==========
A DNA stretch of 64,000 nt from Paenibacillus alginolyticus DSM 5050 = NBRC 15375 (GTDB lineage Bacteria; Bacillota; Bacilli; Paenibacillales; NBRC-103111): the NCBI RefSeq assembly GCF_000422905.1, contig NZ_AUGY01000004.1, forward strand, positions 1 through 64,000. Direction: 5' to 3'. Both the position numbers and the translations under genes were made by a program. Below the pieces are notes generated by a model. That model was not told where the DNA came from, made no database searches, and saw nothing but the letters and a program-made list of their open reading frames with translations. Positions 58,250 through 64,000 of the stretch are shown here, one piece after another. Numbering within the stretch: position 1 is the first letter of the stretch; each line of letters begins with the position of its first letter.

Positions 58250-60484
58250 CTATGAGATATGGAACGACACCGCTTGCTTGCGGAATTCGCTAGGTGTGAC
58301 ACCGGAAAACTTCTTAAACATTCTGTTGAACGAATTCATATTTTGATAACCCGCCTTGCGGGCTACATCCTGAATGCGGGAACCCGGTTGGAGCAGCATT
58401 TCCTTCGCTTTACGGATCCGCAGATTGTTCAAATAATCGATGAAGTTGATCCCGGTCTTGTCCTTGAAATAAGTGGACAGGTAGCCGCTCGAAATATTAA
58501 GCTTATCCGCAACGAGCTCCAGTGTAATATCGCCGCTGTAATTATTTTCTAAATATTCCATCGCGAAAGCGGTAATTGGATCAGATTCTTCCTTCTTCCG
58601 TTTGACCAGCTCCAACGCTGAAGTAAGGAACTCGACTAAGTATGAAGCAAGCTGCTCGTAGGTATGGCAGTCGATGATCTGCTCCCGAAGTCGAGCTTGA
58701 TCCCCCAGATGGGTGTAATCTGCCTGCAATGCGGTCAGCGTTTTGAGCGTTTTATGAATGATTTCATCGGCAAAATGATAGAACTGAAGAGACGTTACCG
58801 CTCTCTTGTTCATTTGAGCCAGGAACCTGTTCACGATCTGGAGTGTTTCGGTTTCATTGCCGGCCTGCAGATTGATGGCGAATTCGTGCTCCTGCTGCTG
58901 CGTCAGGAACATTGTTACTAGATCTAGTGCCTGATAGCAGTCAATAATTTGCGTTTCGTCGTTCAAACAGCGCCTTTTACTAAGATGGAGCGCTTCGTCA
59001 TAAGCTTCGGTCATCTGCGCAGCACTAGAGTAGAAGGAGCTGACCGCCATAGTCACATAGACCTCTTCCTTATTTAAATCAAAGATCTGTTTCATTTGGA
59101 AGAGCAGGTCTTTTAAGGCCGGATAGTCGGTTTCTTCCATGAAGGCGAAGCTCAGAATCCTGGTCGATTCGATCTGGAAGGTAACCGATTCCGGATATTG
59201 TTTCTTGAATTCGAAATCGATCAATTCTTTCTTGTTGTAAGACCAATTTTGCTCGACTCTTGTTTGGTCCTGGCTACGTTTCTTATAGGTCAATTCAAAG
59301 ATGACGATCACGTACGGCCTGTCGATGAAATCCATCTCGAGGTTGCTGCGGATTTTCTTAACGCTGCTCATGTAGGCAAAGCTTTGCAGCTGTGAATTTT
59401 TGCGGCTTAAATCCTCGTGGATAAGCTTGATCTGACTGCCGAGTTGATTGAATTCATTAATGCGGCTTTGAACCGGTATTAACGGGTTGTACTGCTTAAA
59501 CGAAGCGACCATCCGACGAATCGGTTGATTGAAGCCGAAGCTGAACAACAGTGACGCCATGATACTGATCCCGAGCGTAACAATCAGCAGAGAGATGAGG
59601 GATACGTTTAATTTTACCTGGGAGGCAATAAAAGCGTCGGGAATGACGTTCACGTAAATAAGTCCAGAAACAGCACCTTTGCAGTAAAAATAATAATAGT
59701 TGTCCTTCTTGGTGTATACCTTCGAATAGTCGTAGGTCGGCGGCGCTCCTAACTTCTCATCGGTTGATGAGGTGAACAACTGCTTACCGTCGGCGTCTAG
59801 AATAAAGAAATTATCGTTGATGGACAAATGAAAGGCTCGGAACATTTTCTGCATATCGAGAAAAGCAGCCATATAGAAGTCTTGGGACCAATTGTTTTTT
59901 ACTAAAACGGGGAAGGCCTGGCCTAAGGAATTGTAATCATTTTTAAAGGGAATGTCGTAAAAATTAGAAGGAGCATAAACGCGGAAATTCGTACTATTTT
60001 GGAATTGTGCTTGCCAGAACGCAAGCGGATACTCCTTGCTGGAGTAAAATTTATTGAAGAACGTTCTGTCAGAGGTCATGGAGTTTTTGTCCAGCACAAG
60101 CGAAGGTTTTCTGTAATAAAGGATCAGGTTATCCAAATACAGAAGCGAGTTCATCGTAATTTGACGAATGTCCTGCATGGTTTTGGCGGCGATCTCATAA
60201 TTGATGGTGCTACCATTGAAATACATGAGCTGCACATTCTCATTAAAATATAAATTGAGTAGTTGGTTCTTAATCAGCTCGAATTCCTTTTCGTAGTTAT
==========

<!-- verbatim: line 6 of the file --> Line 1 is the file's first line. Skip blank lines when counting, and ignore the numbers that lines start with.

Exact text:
58501 GCTTATCCGCAACGAGCTCCAGTGTAATATCGCCGCTGTAATTATTTTCTAAATATTCCATCGCGAAAGCGGTAATTGGATCAGATTCTTCCTTCTTCCG